Protoplanetary disk

A dust disk around the young star HD 141569. If the dust disappears into planet formation, an invisible gas disk may remain. (The black areas have poor data, and the radial streaks are artifacts.)

Courtesy Mark Clampin et al.

Astronomers aren't sure how long it takes to form planetary systems like our solar system. They know the basics. A cloud of interstellar matter falls together under its own gravity; the cloud shrinks to form a spinning star surrounded by a rotating disk; dust in the disk starts sticking together in clumps; the clumps grow big enough to start collecting matter faster by gravity; the process continues until all the dust and gas in the disk are incorporated into planets or blown away. The mystery involves the timescales. Most young stars of roughly the Sun's mass (known as T Tauri stars for their prototype in Taurus) appear to blow away their dusty disks in less than 10 million years and perhaps just 3 million years. And this poses a paradox. Well-established theories strongly suggest that gas-giant planets like Jupiter take more than 10 million years to grow.

Yesterday at the American Astronomical Society meeting in Nashville, Tennessee, two teams of astronomers, working independently, announced that they have found puzzle pieces that may help solve the mystery.

One team painted a picture that, at first blush, seems to confirm the paradox. Elizabeth Lada (University of Florida, Gainesville) and Karl Haisch (University of Michigan) observed young solar-type stars in an effort to constrain the timescales for planet formation and the lifetimes of protoplanetary disks. Using a 2.1-meter telescope atop Kitt Peak and a 30-meter millimeter-wavelength radio telescope near Granada, Spain, the pair assayed newly forming star clusters in Orion and Perseus. Their infrared and millimeter-wave observations clearly indicate that stars in very young clusters (1 million years old or less) are girdled by dusty disks. But half of these stars lose their disks by 3 million years, says Lada, and 90 percent are diskless 6 million years after birth. This implies that "the building blocks for planets must form very quickly," Lada explains, and therefore that gas-giant planets must form much faster than theory says.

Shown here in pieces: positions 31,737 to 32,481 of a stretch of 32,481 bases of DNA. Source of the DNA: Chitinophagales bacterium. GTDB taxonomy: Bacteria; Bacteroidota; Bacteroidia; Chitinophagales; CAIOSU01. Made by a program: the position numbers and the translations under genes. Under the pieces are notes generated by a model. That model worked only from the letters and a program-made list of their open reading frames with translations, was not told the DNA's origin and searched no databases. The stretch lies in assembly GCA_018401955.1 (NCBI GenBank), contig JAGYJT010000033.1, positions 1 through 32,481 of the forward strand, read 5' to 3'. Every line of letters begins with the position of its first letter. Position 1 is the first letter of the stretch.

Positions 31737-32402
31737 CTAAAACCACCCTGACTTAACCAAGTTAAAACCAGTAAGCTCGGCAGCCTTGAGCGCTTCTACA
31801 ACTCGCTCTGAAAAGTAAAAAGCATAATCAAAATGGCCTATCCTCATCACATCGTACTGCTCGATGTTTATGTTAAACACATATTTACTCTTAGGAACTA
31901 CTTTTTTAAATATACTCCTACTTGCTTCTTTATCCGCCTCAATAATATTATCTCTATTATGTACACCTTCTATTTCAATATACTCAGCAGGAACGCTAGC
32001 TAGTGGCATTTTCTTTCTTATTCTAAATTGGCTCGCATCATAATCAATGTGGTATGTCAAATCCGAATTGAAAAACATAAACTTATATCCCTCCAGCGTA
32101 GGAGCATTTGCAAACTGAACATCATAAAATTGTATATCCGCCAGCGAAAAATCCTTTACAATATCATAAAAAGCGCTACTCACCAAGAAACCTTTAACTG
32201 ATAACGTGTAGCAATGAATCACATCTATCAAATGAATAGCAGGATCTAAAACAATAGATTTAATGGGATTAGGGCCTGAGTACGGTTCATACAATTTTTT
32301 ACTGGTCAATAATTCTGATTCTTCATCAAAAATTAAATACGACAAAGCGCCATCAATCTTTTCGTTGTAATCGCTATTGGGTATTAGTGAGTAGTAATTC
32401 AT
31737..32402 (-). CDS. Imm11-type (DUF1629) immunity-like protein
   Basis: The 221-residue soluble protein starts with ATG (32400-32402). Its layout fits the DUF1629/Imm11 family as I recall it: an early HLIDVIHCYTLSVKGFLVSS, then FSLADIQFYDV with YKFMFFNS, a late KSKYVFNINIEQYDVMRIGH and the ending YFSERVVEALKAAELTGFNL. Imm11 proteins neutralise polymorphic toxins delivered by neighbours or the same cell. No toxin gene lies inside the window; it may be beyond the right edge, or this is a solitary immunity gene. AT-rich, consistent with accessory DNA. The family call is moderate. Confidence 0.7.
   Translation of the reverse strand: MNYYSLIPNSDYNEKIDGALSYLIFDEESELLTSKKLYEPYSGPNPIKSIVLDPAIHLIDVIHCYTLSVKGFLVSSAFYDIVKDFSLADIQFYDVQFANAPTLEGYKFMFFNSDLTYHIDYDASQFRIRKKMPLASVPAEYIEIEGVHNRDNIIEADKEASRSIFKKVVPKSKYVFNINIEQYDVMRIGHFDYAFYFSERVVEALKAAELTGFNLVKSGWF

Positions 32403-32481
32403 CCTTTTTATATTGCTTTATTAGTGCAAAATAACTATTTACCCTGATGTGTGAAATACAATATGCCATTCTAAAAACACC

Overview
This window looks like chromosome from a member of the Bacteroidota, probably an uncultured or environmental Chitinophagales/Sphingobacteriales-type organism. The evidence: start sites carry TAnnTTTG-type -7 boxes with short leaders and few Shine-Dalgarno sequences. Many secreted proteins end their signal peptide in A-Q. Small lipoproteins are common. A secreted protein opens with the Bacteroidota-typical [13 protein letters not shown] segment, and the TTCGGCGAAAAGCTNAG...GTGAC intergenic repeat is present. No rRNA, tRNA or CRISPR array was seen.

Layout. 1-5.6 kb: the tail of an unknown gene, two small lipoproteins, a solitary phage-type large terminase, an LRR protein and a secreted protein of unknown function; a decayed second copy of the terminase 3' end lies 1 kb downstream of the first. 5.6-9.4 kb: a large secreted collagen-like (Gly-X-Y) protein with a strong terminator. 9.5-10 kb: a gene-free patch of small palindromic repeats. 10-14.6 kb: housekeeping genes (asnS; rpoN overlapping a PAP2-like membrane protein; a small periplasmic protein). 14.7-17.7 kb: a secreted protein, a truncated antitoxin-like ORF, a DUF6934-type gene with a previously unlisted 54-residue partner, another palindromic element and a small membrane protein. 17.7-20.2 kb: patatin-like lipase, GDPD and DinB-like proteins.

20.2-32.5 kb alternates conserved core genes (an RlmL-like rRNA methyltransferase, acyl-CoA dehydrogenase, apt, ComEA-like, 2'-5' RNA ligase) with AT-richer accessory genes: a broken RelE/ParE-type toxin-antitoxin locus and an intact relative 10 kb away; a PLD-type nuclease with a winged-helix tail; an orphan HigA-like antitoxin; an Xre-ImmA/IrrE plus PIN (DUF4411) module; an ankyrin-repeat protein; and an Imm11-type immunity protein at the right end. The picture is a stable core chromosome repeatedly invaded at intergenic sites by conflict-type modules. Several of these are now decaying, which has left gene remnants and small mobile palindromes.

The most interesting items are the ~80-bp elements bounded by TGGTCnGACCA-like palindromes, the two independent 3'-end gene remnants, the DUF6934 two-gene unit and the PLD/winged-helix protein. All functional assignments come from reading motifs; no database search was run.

Or perhaps not. Coming to the rescue was a team from Vanderbilt University. Jeff Bary and David Weintraub suspected that the theory of planet formation is on target and the observations of early-vanishing disks are correct. They have proposed a solution that should please everyone. "Naked" T Tauri stars, those that seem to lack disks, have them after all, say Bary and Weintraub. The disks have merely turned invisible.

Dust disks are most often seen by their infrared and millimeter-wave glows: thermal emission from the dust particles. Bary and Weintraub propose that as dust grains stick together in ever-larger clumps, their total surface area declines, thus reducing their emission. In this view the naked T-Tauri-type stars aren't really naked, they're just wearing invisible clothes.

To see the "invisible," the pair looked for molecular hydrogen gas. Since young solar-type stars emit X-rays, the astronomers reasoned, the X-rays should stimulate any hydrogen molecules in the gaseous component of the disks surrounding them.

Sure enough, slight amounts of X-ray-excited molecular hydrogen appeared in 13 T Tauri stars targeted by the team. Moreover, the same amount of X-ray-induced molecular-hydrogen glow was found in stars with prominent infrared disks. Therefore it seems that "diskless" T Tauri stars may indeed have gaseous disks after all, and nascent Jupiters may have all the time they need to accrete gaseous envelopes around their more quickly built rock-and-ice cores.

Moreover, these results fit with those of Lada and Haisch — assuming the planet-formation models undergo a slight modification.

"You are losing the dust [within 3 million years]," says Lada. "That is unambiguous. If dust and gas are coupled" (a longstanding doctrine among astronomers), "then the gas should go away on the same timescale." However, if dust and gas become decoupled, says Weintraub, "It is conceivable that the planet-forming process is well on its way at 3 million years. Perhaps if the dust simply accretes, it wouldn't get rid of the gas. So if there are planetary cores massive enough to grab onto the hydrogen, then planets can form."

In other words, the dust all vanishes into planetesimals in 3 million years, while copious hydrogen remains to form giant planets on a more leisurely timescale. The paradox appears solved.

Bary and Weintraub plan to observe 50 more T Tauri stars with the 8-meter Gemini South telescope in Chile. Lada and Haisch plan followup observations as well.

Sky & Telescope editors David Tytell and Joshua Roth are in Nashville this week covering the American Astronomical Society meeting, the semiannual convention of the nation's professional astronomers. Watch for more of their breaking news reports.


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